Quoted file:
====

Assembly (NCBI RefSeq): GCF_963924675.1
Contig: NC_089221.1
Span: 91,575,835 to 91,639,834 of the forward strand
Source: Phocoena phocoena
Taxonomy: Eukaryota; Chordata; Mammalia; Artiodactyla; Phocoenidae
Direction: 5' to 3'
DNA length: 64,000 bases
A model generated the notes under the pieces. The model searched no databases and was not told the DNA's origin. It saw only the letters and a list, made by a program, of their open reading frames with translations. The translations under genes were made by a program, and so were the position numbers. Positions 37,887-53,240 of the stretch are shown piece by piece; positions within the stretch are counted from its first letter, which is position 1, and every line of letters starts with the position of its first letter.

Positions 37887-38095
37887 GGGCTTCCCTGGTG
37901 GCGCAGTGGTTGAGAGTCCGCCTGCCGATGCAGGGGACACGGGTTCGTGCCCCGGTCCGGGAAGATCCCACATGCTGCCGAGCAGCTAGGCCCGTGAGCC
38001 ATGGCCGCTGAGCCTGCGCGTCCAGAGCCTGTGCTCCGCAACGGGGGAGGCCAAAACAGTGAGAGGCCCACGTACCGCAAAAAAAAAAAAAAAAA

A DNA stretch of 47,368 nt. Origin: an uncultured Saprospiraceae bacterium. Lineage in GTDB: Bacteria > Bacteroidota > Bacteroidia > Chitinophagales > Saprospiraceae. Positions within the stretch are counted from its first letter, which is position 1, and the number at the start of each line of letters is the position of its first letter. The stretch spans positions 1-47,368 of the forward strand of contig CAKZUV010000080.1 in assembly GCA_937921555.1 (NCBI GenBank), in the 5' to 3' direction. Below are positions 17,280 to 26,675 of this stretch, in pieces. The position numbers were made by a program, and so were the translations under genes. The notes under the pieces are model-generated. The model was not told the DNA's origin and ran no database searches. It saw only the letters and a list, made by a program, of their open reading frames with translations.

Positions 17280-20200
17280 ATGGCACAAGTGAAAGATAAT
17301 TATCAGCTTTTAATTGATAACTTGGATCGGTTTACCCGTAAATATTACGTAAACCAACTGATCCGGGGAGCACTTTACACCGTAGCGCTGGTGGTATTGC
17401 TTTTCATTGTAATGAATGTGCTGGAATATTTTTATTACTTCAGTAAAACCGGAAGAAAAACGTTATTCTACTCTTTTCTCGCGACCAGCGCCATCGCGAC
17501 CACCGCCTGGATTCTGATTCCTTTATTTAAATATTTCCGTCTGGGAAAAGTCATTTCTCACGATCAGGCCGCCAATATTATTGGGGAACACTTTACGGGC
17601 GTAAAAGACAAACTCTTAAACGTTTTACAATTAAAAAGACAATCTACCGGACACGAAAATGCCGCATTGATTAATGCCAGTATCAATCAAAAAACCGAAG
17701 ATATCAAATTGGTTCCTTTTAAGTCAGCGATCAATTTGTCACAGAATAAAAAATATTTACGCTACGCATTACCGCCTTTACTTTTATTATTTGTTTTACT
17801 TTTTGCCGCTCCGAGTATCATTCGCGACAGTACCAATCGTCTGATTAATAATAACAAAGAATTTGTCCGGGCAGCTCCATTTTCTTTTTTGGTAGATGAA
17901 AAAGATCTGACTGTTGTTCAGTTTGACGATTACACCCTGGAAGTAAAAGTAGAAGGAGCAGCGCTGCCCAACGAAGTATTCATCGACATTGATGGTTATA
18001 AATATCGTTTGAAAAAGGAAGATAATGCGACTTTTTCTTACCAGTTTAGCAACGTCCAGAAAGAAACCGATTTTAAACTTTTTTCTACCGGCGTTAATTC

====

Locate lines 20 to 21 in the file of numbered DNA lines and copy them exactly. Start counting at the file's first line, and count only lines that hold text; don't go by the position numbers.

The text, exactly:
17701 ATATCAAATTGGTTCCTTTTAAGTCAGCGATCAATTTGTCACAGAATAAAAAATATTTACGCTACGCATTACCGCCTTTACTTTTATTATTTGTTTTACT
17801 TTTTGCCGCTCCGAGTATCATTCGCGACAGTACCAATCGTCTGATTAATAATAACAAAGAATTTGTCCGGGCAGCTCCATTTTCTTTTTTGGTAGATGAA